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Pakistan Confronts Terrorism


Pakistan Confronts Terrorism

Pakistan’s president Pervez Musharraf said Pakistan and Afghanistan are threatened by “a small minority that preaches hate, violence and backwardness.”

Mr. Musharraf spoke to more than six-hundred Afghan and Pakistani delegates gathered in Afghanistan’s capital, Kabul, for a “Joint Peace Jirga,” or council. He said Taleban militants and other violent extremists are “impeding our progress and development and maligning Islam, our noble faith of peace, tolerance, and compassion.” Afghanistan and Pakistan, he said, must work together “to effectively defeat the forces of extremism and terrorism.”

Afghanistan’s President Hamid Karzai told the Jirga, “Afghanistan has confidence in its neighboring country.” U.S. State Department spokesman Tom Casey says the United States stands with both countries against a common enemy:

“The perspective that we all have on this is that fighting terrorism both by the Taleban and al-Qaida is the responsibility of all countries. It certainly is the responsibility both of Pakistan and Afghanistan. President Karzai is dedicated to that fight. President Musharraf is as well.”

Pakistan continues to battle armed extremists. The rugged mountains of Pakistan’s North and South Waziristan provinces have been a hideout for al-Qaida terrorists and Taleban insurgents who cross the border into Afghanistan to launch attacks. U.S. Under Secretary of State for Political Affairs Nicholas Burns says Pakistan is on the front lines of the global war against terrorism:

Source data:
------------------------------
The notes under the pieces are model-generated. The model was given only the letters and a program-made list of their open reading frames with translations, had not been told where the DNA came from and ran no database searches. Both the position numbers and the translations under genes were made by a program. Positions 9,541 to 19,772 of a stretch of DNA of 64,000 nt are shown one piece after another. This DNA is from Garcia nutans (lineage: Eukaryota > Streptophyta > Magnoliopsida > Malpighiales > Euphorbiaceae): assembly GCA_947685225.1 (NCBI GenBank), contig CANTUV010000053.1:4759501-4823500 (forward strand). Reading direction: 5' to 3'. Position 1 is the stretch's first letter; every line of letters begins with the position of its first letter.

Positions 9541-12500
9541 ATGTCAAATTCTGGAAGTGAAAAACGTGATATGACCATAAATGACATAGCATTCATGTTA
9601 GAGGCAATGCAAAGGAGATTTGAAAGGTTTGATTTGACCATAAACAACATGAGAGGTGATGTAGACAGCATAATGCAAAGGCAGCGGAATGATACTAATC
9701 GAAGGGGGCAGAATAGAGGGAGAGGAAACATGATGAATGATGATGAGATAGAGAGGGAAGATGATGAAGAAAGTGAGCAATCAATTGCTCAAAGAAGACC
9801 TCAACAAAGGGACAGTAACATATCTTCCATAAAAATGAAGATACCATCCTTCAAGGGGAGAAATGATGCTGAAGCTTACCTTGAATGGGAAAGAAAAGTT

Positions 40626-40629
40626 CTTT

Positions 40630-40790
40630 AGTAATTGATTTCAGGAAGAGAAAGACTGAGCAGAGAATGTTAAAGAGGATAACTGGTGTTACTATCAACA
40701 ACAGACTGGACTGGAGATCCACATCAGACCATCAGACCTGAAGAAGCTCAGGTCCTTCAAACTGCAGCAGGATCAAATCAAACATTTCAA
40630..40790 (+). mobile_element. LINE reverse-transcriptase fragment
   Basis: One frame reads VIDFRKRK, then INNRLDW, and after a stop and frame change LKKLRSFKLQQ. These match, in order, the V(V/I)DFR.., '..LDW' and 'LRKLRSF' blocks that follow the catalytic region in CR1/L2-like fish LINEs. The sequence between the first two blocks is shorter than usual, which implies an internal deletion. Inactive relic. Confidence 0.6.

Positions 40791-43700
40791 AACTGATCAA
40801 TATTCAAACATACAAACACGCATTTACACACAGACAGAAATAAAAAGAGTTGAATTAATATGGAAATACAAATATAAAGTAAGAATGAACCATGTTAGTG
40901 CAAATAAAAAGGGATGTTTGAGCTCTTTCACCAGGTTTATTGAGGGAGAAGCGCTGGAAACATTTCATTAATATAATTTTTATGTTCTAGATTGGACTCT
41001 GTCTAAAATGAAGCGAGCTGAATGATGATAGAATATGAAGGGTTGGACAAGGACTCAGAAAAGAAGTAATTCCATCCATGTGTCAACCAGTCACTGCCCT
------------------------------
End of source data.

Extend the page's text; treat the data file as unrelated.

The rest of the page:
“They have killed or captured more al Qaida [operatives] than anybody else – Pakistan has, over the last six years. They have arrested hundreds of terrorist suspects. They have turned over to the United States senior al-Qaida figures such as Khalid Sheikh Mohammed, Ramzi bin al Shibh, and Abu Zubaida. They have stationed now one-hundred thousand troops on the Pakistan-Afghanistan border, and a number of those troops, [more than] six-hundred, have lost their lives in battles against terrorist groups.”

“Al Qaida remains a potent force inside Pakistan, as is the Taleban,” said Under Secretary of State Burns. “Defeating these enemies is essential to our effort to defeat terrorism in South Asia and around the world.”

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